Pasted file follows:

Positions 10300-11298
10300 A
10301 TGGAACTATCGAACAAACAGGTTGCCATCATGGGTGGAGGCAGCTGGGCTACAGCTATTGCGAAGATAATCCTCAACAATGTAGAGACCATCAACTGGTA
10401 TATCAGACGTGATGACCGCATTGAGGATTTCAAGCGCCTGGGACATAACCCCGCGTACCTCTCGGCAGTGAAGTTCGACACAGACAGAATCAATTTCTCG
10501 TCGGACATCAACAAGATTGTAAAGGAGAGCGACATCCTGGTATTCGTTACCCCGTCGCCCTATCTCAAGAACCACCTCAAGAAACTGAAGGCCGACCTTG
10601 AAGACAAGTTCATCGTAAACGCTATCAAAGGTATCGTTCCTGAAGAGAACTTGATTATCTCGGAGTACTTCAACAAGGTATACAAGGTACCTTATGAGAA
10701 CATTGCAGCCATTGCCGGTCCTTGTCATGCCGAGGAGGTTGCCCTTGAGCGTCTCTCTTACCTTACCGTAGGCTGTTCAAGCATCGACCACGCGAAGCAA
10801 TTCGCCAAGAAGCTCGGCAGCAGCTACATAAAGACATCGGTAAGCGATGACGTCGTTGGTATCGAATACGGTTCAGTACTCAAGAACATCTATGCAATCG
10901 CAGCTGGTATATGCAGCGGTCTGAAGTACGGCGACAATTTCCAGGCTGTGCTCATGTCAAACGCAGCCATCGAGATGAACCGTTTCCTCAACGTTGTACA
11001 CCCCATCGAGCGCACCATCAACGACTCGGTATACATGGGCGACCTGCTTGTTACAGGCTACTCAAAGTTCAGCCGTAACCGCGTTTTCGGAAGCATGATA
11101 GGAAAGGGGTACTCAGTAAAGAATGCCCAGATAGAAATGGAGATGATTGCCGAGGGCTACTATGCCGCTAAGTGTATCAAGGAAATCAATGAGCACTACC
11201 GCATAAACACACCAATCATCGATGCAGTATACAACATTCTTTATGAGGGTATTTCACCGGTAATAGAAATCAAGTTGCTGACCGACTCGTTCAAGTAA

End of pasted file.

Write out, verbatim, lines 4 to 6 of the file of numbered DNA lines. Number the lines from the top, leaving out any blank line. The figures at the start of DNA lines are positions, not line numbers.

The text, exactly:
10401 TATCAGACGTGATGACCGCATTGAGGATTTCAAGCGCCTGGGACATAACCCCGCGTACCTCTCGGCAGTGAAGTTCGACACAGACAGAATCAATTTCTCG
10501 TCGGACATCAACAAGATTGTAAAGGAGAGCGACATCCTGGTATTCGTTACCCCGTCGCCCTATCTCAAGAACCACCTCAAGAAACTGAAGGCCGACCTTG
10601 AAGACAAGTTCATCGTAAACGCTATCAAAGGTATCGTTCCTGAAGAGAACTTGATTATCTCGGAGTACTTCAACAAGGTATACAAGGTACCTTATGAGAA